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Maximizing Productivity
By Scott Nicholson

If phrases like "maximizing productivity" seem too much like corporate-speak for a writer, then I apologize. I also shudder when I write that it's possible to take your word output "to the next level." But I will spare you from the nearly-obligatory "no pain, no gain" catch phrase, because if you are a writer, you already suffer from enough self-inflicted pain to last several lifetimes, often without the accompanying gain.

For many of us, writing is a battle. After getting to the keyboard or writing desk, sitting down, adjusting the lie of the coffee cup until its handle is at perfect seven o'clock, then tuning out the aggravating rackets of the world such as birds singing and water pipes bursting and spouses smooching, a writer is practically exhausted before the battle's even met.

But I have good news: at this juncture, when one is faced with that awesome task of touching mind to page, a little fear can be a good thing. The common fear is that you are about to experience writer's block, that each time you must wonder if you will ever write another word. Put that fear aside, and quickly. Of course you can write another word. Any old word will do, so start with "the."

Truth is, writer's block doesn't exist. You cannot convince me that, in a world of several billion miracles, you have absolutely nothing to say about those miracles. Writer's block is nothing but bone laziness dressed up in the pretty package of pretension. I'm afraid writing is not an art, and it's only arguably a craft. It's simply the act of putting one word after another, on and so forth, until you reach the end of whatever you are writing. It's that straightforward. Period.

Another fear is that you will need a good hour to get warmed up, to get the creative juices at a fever pitch, but your flowers are due for a watering in forty-five minutes. Therefore, you rationalize that you shouldn't begin work at all, because you will have wasted forty-five minutes. Well, even at ten words a minute, you can finish nearly two pages, and at that daily rate, you can write two novels per year in those "wasted" blocks of forty-five minutes.

Some writers fumble about with notes, endless research, revising outlines, mapping character genealogies, and that sort of thing. In some cases this is necessary, but don't let these exercises keep you from the actual writing. In fact, I view those tasks as extras, and don't even consider them worthy of my writing time. I keep no note cards, conduct my research as bedtime pleasure reading, and spend my daily sessions at the keyboard instead of the library. I carry the entire work-in-progress, from frail start to tentative end, entirely in my head.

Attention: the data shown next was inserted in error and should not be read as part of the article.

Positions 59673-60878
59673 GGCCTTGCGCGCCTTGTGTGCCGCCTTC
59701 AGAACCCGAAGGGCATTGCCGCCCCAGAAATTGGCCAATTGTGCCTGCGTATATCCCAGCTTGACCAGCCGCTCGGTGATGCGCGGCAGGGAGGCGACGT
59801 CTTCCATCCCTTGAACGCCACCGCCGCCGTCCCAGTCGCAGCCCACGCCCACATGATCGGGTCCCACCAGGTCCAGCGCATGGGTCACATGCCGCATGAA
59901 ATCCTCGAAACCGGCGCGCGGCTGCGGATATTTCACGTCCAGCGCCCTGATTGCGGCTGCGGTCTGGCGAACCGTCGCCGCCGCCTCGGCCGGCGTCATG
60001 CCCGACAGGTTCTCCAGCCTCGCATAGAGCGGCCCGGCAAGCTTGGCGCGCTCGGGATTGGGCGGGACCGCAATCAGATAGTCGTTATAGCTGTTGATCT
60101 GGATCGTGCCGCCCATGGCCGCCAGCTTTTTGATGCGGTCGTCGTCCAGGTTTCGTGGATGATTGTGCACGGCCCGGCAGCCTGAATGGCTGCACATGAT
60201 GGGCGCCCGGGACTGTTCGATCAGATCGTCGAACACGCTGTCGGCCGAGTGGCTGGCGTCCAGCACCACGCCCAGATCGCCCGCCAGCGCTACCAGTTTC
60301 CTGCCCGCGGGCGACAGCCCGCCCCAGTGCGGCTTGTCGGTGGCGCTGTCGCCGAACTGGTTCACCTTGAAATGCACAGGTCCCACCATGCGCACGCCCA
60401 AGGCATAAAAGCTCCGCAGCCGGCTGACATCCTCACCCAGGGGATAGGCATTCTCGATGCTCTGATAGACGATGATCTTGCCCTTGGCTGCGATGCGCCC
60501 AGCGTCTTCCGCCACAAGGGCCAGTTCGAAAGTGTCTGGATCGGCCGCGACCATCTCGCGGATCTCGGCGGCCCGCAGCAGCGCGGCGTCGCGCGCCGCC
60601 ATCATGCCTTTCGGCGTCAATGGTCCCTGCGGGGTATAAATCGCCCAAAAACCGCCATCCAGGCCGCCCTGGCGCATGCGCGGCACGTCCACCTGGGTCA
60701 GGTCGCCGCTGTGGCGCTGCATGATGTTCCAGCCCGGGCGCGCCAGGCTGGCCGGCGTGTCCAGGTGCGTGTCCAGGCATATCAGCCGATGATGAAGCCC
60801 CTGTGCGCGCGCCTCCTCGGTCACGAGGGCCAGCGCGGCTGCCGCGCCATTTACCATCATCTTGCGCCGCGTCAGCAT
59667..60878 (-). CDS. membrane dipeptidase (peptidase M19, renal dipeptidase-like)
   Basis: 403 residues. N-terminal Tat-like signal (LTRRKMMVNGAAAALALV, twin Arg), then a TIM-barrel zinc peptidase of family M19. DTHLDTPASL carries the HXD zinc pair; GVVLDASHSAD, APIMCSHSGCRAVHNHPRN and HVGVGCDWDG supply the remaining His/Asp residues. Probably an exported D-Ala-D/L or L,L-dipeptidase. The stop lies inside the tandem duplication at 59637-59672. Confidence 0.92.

Some writers carry scraps of paper in their pockets, filled with sentences and character sketches and scenes. They write on the bus, at lunch, and sometimes even when someone is paying them to actually work. They steal time where they can, and eventually manage to fashion this potpourri into a coherent work. Some writers try to write in such notorious hangouts as coffee shops and bookstores.

Let me admit right up front that all writers have to find their own paths. What works for me will not for you, because I'm most likely insane. But since I've been able to see that there's only one way to end a story, no matter the methodology, I've been much more productive. The way to end a story is to (a) start it, (b) place one word followed by the word that goes after it, and repeat as necessary, and (c) stop when the story is finished.

No less a word machine than Kevin J. Anderson (author or co-author of about forty novels in the last six years, including bestsellers, media books for Star Wars, and any project he can pick up) sets his sights extremely low for each stab at the blank page. Kevin says, "My goal, each time I turn on the computer, is to write three sentences."

Three sentences. Why, that's easy, you say. Anybody can do that, even me!

Yes, even you. Of course, once Kevin has written his three sentences, then he views everything else as gravy. But the point is that he doesn't put unrealistic demands on himself, this man who was once phoned and asked to write a book in ONE WEEK because the other author had folded with deadline approaching. Kevin turned it in with days to spare. True, he didn't win a National Book Award, but he met a need, gave readers and the publisher what they wanted, and felt good for doing it. Oh, and he got a check, too.

So if Mr. Anderson can get a sense of accomplishment from writing only three sentences, then us mere mortals can be happy with two. After those two are finished, it's all gravy. If you maximize your productivity at every opportunity, you'll need to bake a lot of biscuits.

Just don't let the baking cut into your writing time.

-copyright 1999 by Scott Nicholson. Contact for reprint permission.

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